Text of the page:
Amy and Roger's Epic Teenage Angst and Fluff

Amy and Roger's Epic Detour - Morgan Matson

Brief Background: Amy is a teenager whose life is at a crossroads. With her mother moving across the country from California to Connecticut, her father traumatically passing away in the months prior, and her estranged twin brother checked into an East Coast rehab facility, her summer isn't looking up. Fortunately, she has a road trip from the West to the East in the company of Roger, an old family friend. Gradually, as the unexpectedly long road-trip continues, Amy begins to re-find the person that she lost through the trauma of recent events.


What I Liked

Concept: This was a fun, light, summer read. Admittedly, in Australia it is winter right now, so the whole "summer-road-trip" concept didn't really apply, but regardless, it was a simple plot to follow with minimal effort required. I liked that I could pick this novel up at any stage and pick up straight from where I left off, there was no complexities I would have to go back and re-read, and the characters were (in some ways) blessedly predictable. Being an eBook, this became my go-to work book which I could pick up on lunch breaks or in between tasks, and for that purpose, it was perfect.

Structure: Aside from the literary structure of clean, well grouped paragraphs with reoccurring motifs (fast-food discoveries, mottos of states, random friends of Rodger to bump into) the quirky playlists, notes and postcards littered throughout the book were playful and interesting. They piqued my attention when I felt myself getting into a reading slump with this particular book.

The History and Geography Lesson: Being from Australia, one of the most interesting parts of this book was experiencing snippets of American landscape through Matson's depictions of Yosemite, the surrounds of Utah, Colorado and Nevada and the lush, Kentucky mansions. Similarly, being a history buff, I adored the reoccurring explorer and 20 questions theme.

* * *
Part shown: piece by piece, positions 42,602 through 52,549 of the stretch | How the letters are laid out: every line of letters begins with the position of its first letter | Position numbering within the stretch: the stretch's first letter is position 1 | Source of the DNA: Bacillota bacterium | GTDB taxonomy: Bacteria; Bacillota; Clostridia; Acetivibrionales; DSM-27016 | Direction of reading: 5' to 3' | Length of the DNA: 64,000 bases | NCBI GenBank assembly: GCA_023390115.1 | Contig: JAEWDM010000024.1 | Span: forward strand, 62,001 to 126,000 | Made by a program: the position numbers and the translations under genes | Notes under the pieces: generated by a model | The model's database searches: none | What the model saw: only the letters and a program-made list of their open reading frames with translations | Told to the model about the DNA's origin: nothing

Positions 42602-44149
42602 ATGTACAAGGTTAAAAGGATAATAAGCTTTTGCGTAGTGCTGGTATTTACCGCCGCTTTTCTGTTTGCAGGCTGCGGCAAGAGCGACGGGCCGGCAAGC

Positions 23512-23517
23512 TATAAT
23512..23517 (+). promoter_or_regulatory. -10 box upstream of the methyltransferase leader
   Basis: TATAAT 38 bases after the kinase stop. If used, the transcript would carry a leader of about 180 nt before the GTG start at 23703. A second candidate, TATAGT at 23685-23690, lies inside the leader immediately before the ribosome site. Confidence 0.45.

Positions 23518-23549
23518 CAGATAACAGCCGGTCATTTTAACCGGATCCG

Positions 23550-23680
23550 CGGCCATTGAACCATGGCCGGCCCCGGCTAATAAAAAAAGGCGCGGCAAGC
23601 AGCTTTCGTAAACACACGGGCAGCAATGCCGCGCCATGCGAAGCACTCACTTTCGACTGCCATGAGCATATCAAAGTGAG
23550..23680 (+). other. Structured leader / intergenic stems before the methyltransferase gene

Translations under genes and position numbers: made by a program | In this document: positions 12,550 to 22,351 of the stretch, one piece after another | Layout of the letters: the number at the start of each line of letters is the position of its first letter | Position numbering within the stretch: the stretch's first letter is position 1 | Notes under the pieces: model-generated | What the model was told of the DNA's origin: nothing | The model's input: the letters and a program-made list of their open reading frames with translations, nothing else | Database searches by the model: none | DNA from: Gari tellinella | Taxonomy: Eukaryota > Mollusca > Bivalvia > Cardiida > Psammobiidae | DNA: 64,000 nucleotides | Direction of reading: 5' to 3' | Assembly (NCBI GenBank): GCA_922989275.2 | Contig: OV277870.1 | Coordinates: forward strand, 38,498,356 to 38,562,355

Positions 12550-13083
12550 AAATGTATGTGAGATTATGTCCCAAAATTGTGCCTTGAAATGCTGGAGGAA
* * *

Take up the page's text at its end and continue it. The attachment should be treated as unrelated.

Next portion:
What I Didnt Like:

The Romance: I found the relationships between characters rushed, contrived and unsatisfactory. Additionally, complications such as the Roger/Hadley relationship/breakup were never fully explained or explored - it seemed that Roger was so desperate to see Hadley for the whole book only to forget about her 10 minutes after driving away from Kentucky. Similarly, any romantic attraction in the book for Amy lasts about 10 seconds before she either rebuffs or kisses the love interest, and for me, this just didn't seem realistic. I get that Amy was supposed to be growing as a character, taking more risks and learning to move past her traumatic experiences. But I think even the ultimate relationship pairing was so rushed and unexplained - there was absolutely no discussion between characters as to a mutual attraction or any tension build up at all. It felt fake, convenient and contrived.

Amy: I found it extraordinarily difficult to relate to Amy as a character. It wasn't that I didn't sympathize with her - her experiences were clearly very intense and obviously affected her personage and interactions with ancillary characters, but the way she reacted to things was extremely unpredictable and sometimes annoying. As a reader, it was difficult to tell whether Amy was ashamed and thus secretive, shy and thus secretive or depressed and thus secretive. Perhaps it was a combination of the three, but although you could see what Matson was trying to portray as Amy's greatest fear - revealing the true feelings towards the accident - it was never really explained why or how Amy had come to decide that shutting her feelings up and crying indiscriminately was the best course of action. I also really disliked Amy's blunt awkwardness, particularly at the start where she offered very little to the discourse and made the first 100 pages a bit of a chore. It was lucky this book was so easy to pick back up where you left off, because I did put this down a lot, and didn't have much of an urge to finish it.

Predictability: Honestly, this book is very formulaic. It sticks to the classic summer romance script and doesn't vary much from it. From reading the 'brief description' at the top of this review, you pretty much have all the hints you need to ascertain what the conclusion of the novel is going to be. The ending is underwhelming and frustrating, and I think that stems from the problem of predictability.



I would recommend this as an easy, filler read. Expect it to be slow at the start, and for the pace to pick up in the second half. If you can make it through the first 100 pages, you're all set for a predictable, yet fluffy ending.